For the left side, I made two separate parts around the hole and blended it in.

Figure out your alternatives. There’s more than one solution around a problem, find the easiest and most effective one for you.

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If you keep working, you’ll end up with something looking like this in the end:

There’s still a lot of fine tuning that can be done, but this is the basic gist of how to create a photorealistic object using the mesh tool.

Click here to download the .ai file of the above image (File is a .zip)

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4. Tips and Reminders
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Here’s a few tips and reminders to help you work more efficient.

  • If you just want to move one handlebar without affecting the other, use the Convert Anchor Point tool. Occasionally when you move handlebars with the mesh or direct selection tool, both handlebars will move.
  • If you can’t find your handlebars on a mesh point, use the Convert Anchor Point tool to click and drag on a mesh point. The handlebars will ‘reset’ itself.
  • If I have two or more mesh points in extremely close proximity, I’ll treat the group of points as one and change all their colors to be the same when I’m coloring in my mesh.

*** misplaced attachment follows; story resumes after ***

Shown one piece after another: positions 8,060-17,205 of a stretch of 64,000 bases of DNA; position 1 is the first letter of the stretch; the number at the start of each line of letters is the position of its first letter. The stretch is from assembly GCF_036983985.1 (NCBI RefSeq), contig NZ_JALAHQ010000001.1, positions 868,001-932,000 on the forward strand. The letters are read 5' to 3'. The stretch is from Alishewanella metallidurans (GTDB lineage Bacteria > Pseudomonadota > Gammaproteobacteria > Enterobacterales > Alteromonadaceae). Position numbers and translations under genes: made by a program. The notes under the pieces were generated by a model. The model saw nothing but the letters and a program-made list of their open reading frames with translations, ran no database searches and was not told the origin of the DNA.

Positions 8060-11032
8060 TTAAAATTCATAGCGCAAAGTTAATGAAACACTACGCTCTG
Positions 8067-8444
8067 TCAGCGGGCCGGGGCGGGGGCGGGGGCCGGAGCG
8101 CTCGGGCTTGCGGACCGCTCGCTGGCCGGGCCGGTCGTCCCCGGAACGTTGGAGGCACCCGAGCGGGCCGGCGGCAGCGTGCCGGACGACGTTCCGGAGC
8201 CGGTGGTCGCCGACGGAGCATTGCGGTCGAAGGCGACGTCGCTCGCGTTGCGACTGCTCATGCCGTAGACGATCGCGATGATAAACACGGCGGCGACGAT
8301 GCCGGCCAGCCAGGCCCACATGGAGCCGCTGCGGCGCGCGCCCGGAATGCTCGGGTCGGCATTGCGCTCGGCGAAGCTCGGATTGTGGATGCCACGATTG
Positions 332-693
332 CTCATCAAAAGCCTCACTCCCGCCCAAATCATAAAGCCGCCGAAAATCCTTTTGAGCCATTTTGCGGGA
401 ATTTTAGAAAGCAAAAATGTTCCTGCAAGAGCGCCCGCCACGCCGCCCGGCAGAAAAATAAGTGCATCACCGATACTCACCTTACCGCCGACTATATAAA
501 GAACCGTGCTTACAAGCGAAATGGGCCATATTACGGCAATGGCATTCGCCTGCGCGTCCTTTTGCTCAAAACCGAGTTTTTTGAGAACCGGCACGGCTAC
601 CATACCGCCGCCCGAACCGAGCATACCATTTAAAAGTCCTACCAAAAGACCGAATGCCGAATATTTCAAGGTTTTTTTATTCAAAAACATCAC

• You don’t need to sample colors where the mesh point is. If the lighting or shadows is making the picture look weird, go ahead and sample what the color should look like in a different spot. Otherwise you may end up with shades of maroon or green instead of grey.
  • Keep your layers organized and named well.
  • Know your keyboard shortcuts. Save yourself some time instead of going back and forth to the toolbar. Modify your keyboard shortcuts if you need to in Edit>Keyboard Shortcuts.
  • The bigger the picture, the easier the meshing will be. It’s easier to work with larger pictures instead of small 400×600 pixel images.
  • Expect to be investing a few hours into your project. If you’re expecting to have a full blown illustration in half an hour, you’re sadly mistaken. You’re going to need to be patient, so don’t make it a race for yourself.
  • Keep the integrity of your object. If your object is rounded, let the handlebars round itself out.

Feel free to leave any questions or comments.


~ by Christian Lim on February 23, 2011.

One Response to “Beginner’s Guide to the Mesh Tool for creating photo-realistic illustrations (Part 2 of 2)”

  1. […] Click here to move on to part 2 […]